Steven DEAN, Petitioner-Appellant, v. UNITED STATES of America, Respondent-Appellee.
This is an appeal from the district court's order barring Steven Dean's habeas corpus petition as untimely. Although convicted prior thereto, Dean filed his first habeas corpus petition after enactment of the Antiterrorism and Effective Death Penalty Act (“AEDPA”), but within the AEDPA's one-year statute of limitations. He filed an amended petition after expiration of the statute of limitations. The district court applied the limitations period to the amended petition and held that four out of six claims raised in the amended petition were untimely because they did not “relate back” to the date of the original petition. The court granted a certificate of appealability on the issue of whether the disallowed claims related back to the original petition. We reverse as to three of the claims, and affirm as to one.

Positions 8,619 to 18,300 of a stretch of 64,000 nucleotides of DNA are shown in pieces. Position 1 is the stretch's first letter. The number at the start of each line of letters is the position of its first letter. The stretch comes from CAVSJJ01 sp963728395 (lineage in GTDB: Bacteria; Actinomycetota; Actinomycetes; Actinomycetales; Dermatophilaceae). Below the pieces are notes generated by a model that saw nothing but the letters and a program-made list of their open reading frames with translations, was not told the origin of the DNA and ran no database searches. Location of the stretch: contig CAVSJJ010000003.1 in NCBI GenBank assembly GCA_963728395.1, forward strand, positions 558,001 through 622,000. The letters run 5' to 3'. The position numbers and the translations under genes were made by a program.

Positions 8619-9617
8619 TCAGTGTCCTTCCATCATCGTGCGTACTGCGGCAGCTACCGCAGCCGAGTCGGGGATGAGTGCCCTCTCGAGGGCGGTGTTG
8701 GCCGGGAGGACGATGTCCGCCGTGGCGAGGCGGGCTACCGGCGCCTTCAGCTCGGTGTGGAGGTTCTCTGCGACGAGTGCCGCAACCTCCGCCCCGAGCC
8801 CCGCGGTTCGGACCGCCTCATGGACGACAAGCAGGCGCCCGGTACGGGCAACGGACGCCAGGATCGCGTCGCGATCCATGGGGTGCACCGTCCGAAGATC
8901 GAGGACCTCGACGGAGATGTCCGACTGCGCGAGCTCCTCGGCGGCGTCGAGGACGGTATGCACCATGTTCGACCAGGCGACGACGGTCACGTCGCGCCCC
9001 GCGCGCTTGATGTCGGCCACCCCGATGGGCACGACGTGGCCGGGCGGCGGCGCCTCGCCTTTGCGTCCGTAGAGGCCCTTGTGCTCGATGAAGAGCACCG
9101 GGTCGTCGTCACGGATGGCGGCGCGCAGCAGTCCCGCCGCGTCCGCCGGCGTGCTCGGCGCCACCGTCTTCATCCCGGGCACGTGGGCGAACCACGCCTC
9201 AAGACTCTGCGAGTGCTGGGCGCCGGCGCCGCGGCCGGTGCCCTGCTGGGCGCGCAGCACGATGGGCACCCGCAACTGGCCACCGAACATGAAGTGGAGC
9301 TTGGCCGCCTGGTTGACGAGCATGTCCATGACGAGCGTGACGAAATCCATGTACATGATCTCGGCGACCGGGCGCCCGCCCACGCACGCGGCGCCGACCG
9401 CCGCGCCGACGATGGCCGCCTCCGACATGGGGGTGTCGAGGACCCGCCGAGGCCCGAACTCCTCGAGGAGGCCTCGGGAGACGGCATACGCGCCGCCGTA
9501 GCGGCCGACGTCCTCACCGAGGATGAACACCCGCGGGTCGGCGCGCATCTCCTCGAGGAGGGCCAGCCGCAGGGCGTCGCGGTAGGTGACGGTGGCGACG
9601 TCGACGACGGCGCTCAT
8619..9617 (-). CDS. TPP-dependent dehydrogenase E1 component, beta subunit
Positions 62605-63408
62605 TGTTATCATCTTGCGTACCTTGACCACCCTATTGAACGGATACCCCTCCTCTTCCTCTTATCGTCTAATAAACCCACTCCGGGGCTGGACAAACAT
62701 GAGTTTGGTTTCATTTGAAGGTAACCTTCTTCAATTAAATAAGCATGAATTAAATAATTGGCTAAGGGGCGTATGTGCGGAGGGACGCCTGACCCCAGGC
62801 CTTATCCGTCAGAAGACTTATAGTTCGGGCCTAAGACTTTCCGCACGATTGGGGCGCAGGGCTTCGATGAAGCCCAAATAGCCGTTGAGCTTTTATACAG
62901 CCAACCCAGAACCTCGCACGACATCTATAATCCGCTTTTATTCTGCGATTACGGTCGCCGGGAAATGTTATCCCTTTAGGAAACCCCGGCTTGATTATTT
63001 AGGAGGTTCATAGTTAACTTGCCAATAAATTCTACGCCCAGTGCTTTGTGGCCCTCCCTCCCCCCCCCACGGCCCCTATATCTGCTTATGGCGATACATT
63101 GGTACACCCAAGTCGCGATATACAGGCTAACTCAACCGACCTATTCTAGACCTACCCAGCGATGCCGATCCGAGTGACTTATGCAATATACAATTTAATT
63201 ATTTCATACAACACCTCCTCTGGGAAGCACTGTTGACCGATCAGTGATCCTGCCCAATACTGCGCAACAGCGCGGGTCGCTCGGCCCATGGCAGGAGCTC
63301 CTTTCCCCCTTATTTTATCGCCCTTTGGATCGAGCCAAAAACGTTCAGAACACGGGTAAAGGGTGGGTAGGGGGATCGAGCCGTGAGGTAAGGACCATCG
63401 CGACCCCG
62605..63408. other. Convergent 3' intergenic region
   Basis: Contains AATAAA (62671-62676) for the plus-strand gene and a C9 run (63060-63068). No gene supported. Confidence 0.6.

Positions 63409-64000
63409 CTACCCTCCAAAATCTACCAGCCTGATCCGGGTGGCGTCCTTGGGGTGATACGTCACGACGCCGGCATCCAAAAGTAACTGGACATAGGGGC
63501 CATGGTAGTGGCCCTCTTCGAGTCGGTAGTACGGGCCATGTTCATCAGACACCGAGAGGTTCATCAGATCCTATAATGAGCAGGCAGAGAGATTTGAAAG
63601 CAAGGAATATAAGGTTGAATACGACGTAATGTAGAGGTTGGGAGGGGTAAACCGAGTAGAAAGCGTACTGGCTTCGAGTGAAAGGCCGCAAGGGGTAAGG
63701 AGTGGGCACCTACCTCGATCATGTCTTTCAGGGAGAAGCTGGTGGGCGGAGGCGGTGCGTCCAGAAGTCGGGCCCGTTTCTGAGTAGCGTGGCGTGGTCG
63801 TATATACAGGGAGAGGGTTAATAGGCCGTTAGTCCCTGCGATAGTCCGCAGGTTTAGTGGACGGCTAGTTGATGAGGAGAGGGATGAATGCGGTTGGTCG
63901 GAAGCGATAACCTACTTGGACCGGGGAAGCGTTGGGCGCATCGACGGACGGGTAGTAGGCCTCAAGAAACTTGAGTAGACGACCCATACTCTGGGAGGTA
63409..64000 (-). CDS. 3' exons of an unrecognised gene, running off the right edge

Steven Dean was convicted of conspiracy to possess with the intent to distribute cocaine base, in violation of 21 U.S.C. §§ 841(a)(1), 846, and was sentenced to 365 months' imprisonment. His conviction was affirmed on July 3, 1991.
On April 24, 1996, the AEDPA was enacted. Among other things, the AEDPA imposed a one-year limitations period on petitions for habeas corpus filed pursuant to 28 U.S.C. § 2255. For prisoners like Dean, whose convictions became final before the enactment of the AEDPA, the deadline for filing such petitions was April 23, 1997. Goodman v. United States, 151 F.3d 1335, 1337 (11th Cir.1998).
On April 9, 1997, Dean filed a petition pursuant to 28 U.S.C. § 2255, asserting eight claims. At that time, Dean clearly indicated that he needed to flesh-out his claims. Attached to his petition, Dean requested leave to file a late brief after reviewing materials from his attorney and the state court clerk which he claimed he had just received. On August 19, 1997, Dean filed an amended petition, along with an attached memorandum in support of the petition, asserting six grounds upon which the district court should grant relief.